It’s young, it’s hip. It’s kind of a retro mod, says interior designer Eddy Doumas of this basement theater used a lot by the homeowner’s teens.
The playful design—with its pumpkin-colored walls, ceramic tile fireplace, retro-looking chaises, and colorful custom-made equipment cabinet—sets the stage for big-screen home theater fun, courtesy of a high-performing home theater system.
The room’s orientation also makes it feel unencumbered. It’s wider than it is long; the 25-by-18-foot area lends a feeling of spaciousness to the sides. That was the result of selecting an area of the basement not flooded with natural light, says Doumas of interior design company Worth Interiors. A chimney and flue was turned into a ceramic tile fireplace to add visual interest.
Barbara Barry chaises in the front row were fitted with tables that fold down when not in use, and Worth Interiors complemented the chaises with a custom-made sofa in the back row. The comfortable seating and style of the room make a great place to kick back, put your feet up and enjoy a movie or sporting event.
But hey, a home theater is only as good as when the lights go down. And there’s nothing retro about the electronics system. A 5.7-inch Crestron touchpanel remote lowers the lights, and a Runco VX-2000d DLP projector shines 1080p worth of “Full HD” brilliance onto a 110-inch Stewart Filmscreen. Sound comes from three Triad InRoom Gold speakers hidden in the custom-made cabinet along with a Rel subwoofer, while four more Triad Gold InWalls fire surround sound from the side and back walls. As if that’s not enough, there’s also a Kaleidescape movie server that stores DVD movies to hard drives for instant access and displays movies by genre, director or actor on the big screen. It’s all governed by Denon’s AVR-4808CI receiver, also stored in the cabinet.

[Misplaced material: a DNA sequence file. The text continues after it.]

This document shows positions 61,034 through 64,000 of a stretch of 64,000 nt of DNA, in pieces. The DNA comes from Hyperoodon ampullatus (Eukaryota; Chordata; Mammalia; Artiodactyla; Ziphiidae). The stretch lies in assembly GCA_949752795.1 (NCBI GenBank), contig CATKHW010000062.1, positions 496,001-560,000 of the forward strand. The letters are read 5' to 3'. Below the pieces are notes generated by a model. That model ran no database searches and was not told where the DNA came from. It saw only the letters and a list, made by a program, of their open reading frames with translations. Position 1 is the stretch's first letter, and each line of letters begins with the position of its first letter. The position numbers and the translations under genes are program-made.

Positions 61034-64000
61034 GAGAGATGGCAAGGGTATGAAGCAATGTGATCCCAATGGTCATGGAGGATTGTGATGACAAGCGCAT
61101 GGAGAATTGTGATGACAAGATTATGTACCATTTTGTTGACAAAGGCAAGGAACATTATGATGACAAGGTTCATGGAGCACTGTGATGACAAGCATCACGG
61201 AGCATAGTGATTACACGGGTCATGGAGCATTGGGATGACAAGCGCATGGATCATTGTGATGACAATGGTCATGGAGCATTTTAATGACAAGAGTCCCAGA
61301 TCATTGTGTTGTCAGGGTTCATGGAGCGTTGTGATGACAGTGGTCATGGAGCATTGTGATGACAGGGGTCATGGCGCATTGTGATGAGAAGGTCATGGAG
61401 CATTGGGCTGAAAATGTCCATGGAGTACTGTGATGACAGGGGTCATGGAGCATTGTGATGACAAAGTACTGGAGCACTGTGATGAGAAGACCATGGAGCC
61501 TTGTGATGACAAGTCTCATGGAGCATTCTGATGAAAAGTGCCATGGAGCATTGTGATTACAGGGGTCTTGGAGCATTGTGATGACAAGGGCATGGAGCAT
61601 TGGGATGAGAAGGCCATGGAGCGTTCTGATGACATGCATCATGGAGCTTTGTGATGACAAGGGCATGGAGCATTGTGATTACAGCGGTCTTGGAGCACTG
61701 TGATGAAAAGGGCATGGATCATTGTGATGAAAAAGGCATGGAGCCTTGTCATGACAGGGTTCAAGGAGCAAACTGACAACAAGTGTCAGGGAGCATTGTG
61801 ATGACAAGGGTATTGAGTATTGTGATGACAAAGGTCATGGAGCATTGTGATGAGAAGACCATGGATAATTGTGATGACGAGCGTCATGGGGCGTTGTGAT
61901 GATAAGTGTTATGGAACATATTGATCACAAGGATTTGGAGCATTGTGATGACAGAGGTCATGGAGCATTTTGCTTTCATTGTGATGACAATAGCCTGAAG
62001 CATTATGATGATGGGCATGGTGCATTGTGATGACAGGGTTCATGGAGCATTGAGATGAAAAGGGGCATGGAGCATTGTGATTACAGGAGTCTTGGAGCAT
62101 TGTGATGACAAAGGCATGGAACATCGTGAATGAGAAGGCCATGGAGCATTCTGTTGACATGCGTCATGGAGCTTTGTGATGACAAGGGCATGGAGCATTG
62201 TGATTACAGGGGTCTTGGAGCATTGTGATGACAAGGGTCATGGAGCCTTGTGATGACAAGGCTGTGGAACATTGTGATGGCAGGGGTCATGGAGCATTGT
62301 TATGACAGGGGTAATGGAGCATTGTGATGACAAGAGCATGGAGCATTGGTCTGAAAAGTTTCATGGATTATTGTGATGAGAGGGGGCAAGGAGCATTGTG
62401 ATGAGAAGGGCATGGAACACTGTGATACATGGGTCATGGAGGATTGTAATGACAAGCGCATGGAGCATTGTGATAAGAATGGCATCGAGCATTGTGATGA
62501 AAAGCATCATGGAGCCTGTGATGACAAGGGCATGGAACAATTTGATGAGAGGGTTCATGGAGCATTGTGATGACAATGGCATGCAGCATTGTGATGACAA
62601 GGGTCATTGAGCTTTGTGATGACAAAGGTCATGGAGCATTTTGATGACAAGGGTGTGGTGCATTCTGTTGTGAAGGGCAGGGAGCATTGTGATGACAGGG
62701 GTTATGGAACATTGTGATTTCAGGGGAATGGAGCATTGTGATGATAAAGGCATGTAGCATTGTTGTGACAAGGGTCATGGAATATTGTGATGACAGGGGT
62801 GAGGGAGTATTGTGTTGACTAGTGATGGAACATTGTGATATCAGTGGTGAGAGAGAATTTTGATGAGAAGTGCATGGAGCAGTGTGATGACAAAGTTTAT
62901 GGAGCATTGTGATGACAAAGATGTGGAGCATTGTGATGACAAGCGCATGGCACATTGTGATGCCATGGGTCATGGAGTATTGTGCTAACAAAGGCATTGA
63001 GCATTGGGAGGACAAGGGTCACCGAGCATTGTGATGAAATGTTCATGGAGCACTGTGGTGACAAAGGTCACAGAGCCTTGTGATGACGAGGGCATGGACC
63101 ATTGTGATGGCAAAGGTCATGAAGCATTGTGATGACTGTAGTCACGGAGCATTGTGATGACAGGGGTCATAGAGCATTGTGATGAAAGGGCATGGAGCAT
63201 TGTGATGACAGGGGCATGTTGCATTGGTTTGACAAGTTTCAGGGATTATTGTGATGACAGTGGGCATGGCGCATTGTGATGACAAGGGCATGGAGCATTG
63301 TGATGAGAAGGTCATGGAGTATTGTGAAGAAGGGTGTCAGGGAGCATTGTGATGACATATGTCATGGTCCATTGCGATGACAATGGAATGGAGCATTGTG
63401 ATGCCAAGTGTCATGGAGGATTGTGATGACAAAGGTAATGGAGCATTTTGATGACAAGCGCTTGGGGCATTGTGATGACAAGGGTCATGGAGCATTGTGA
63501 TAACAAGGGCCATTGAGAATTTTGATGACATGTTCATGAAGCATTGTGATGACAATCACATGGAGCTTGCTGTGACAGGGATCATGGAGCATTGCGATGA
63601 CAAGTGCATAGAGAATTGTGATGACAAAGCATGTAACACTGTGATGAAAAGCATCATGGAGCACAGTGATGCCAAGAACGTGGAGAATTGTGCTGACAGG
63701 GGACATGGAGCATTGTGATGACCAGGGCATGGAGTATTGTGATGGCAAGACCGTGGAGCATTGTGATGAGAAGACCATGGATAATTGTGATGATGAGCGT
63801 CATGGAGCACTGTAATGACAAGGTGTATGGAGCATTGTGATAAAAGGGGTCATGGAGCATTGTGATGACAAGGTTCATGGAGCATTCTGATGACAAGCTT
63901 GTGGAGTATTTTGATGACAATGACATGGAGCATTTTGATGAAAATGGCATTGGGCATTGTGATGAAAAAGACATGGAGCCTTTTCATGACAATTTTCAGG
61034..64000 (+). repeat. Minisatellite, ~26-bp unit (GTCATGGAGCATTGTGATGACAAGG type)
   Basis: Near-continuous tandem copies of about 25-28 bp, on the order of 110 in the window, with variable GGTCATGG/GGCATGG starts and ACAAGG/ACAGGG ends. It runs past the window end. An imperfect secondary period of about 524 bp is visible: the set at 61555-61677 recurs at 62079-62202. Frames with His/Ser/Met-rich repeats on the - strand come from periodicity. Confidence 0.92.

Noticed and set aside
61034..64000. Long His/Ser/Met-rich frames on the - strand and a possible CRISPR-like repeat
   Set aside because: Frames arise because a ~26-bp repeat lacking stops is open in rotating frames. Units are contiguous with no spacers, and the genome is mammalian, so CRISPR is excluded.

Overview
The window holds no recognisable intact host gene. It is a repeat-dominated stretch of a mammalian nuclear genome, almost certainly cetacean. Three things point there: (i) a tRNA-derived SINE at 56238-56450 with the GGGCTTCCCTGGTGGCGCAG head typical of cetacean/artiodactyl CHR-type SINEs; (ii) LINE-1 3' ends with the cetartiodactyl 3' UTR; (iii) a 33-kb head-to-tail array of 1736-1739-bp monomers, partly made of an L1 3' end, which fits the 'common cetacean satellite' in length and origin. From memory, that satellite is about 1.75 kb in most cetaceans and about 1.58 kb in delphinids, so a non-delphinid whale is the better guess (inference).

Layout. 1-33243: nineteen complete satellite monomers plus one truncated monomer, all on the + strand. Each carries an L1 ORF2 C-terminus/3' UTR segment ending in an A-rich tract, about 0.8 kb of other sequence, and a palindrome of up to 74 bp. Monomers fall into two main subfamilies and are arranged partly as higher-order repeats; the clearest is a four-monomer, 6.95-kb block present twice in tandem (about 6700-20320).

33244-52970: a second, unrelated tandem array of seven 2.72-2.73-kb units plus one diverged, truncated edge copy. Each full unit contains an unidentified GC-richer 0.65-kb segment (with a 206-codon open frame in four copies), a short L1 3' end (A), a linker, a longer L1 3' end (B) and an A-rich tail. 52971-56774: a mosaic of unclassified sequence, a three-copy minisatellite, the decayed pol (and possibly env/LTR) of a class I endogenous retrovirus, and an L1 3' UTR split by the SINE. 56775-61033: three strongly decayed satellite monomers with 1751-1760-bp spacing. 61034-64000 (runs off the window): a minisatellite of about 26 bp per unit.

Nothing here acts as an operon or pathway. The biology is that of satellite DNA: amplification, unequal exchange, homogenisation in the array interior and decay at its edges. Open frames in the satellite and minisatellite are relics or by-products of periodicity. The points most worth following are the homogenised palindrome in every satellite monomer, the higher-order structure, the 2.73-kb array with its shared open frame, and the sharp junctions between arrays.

“The theater was designed to be a solid performer in a specified price range,” says Barry Reiner, president of systems contractor Innerspace Electronics. “We chose to do that by using a really good middle-quality Runco projector. We saved money by using a receiver instead of separates and bumped up to the Triad Golds.”
Innerspace and Worth Interiors collaborated on the custom-made cabinet. “They gave us the dimensions of all the components,” says Doumas. The front left and right speakers are in the cabinet’s left and right sections, with the center channel, subwoofer and audio/video components in the two middle sections. The colorful fabric grilles allow the speakers to sound through. The pattern, says Doumas, also made [the cabinet] more of statement piece and incorporated the colors in the room. It also brings another dimension of fun to this retro-cool space.
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Steven Castle is Electronic House's managing editor. he has been writing about consumer electronics, homes and energy efficiency topics for two decades. He is also the co-founder of GreenTech Advocates